It's been a few years since I've read this book in its entirety. I first did so as a requirement for my college minor - Youth Agency Administration. This book, quite simply, changed everything for me. Growing up in a small farming community far away from the violence of the inner city, the only view I ever had of the life led by Lafayette & Pharoah came from snippets of the news from larger cities or from movies. It's easy to question the accuracy of both. However, with every page of "There Are No Children Here," I was drawn into the struggle these boys and their family & friends faced every day. I, as many others who have read their story, do wonder what has happened to all of these people since the ending of the book. Bottom line: Yes, the author's elaborations can seem a bit contrived at times, but the facts of the story alone speak for themselves. And, honestly, given the power of this account, what author would not be a bit emotional & contrived? That's the point. I recommend this book to people all the time...even to my boyfriend who grew up in a Chicago neighborhood similar to the one haunted by Lafayette & Pharoah. Regardless of your reason for reading it, your own background, or what you think your views are now, you will bring something away from the experience.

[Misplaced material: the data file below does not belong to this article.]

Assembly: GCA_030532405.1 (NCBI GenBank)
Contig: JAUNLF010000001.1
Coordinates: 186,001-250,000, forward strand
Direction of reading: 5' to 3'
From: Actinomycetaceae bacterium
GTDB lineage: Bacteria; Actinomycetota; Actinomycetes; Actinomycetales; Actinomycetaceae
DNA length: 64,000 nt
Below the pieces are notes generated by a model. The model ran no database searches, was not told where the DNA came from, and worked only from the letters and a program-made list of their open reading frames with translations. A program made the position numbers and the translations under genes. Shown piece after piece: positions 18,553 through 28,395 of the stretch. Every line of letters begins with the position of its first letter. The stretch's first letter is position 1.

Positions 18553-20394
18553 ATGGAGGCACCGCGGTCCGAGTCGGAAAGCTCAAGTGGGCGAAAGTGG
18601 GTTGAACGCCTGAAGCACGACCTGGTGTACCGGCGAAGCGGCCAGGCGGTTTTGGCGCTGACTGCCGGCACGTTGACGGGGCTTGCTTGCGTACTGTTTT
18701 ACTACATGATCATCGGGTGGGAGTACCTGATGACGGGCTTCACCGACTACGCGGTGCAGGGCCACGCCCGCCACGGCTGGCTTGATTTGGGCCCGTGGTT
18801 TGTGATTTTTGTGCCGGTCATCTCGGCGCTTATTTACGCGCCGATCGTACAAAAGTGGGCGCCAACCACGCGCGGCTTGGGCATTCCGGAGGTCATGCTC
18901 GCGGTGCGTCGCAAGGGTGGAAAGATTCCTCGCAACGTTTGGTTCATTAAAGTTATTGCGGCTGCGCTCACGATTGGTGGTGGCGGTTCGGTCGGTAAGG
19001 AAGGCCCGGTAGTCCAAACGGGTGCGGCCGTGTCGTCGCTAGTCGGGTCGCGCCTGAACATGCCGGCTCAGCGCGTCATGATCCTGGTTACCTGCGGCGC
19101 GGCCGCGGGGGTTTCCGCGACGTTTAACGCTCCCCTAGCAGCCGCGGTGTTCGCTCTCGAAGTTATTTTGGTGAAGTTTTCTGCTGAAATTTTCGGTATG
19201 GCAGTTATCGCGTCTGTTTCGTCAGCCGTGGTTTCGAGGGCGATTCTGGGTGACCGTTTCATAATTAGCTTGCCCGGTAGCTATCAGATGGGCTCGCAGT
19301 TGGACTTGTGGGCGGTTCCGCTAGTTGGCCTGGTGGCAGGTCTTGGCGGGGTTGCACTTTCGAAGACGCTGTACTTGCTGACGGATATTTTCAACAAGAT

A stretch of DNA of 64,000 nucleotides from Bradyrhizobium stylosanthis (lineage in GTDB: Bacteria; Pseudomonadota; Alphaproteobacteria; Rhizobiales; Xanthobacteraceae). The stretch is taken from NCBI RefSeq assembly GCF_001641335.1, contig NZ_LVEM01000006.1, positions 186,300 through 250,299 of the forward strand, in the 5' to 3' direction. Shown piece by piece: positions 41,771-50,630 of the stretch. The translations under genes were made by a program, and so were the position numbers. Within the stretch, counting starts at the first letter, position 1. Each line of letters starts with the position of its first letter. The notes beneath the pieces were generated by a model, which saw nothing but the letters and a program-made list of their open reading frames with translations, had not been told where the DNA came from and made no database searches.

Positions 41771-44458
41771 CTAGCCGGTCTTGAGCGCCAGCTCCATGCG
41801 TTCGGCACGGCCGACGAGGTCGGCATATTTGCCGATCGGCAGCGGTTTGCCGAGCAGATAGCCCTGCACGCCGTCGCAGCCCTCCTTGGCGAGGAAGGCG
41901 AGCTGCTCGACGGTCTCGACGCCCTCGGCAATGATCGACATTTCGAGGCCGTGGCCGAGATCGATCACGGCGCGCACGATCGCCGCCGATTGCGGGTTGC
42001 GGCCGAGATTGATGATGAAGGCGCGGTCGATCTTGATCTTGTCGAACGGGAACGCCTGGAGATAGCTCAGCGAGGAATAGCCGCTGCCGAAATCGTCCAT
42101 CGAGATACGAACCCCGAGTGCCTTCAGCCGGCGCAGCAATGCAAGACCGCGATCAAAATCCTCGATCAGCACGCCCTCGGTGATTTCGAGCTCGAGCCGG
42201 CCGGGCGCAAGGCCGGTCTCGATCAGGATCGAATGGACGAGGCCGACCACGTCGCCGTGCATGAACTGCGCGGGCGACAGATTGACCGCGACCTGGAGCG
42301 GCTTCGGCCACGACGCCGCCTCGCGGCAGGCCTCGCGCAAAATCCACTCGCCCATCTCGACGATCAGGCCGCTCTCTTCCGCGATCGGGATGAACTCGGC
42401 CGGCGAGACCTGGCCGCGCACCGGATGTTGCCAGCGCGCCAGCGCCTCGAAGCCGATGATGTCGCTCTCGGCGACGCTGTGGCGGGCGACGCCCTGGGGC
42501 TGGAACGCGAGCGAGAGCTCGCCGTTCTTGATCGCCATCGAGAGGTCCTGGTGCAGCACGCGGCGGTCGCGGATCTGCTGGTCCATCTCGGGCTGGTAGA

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Format: Paperback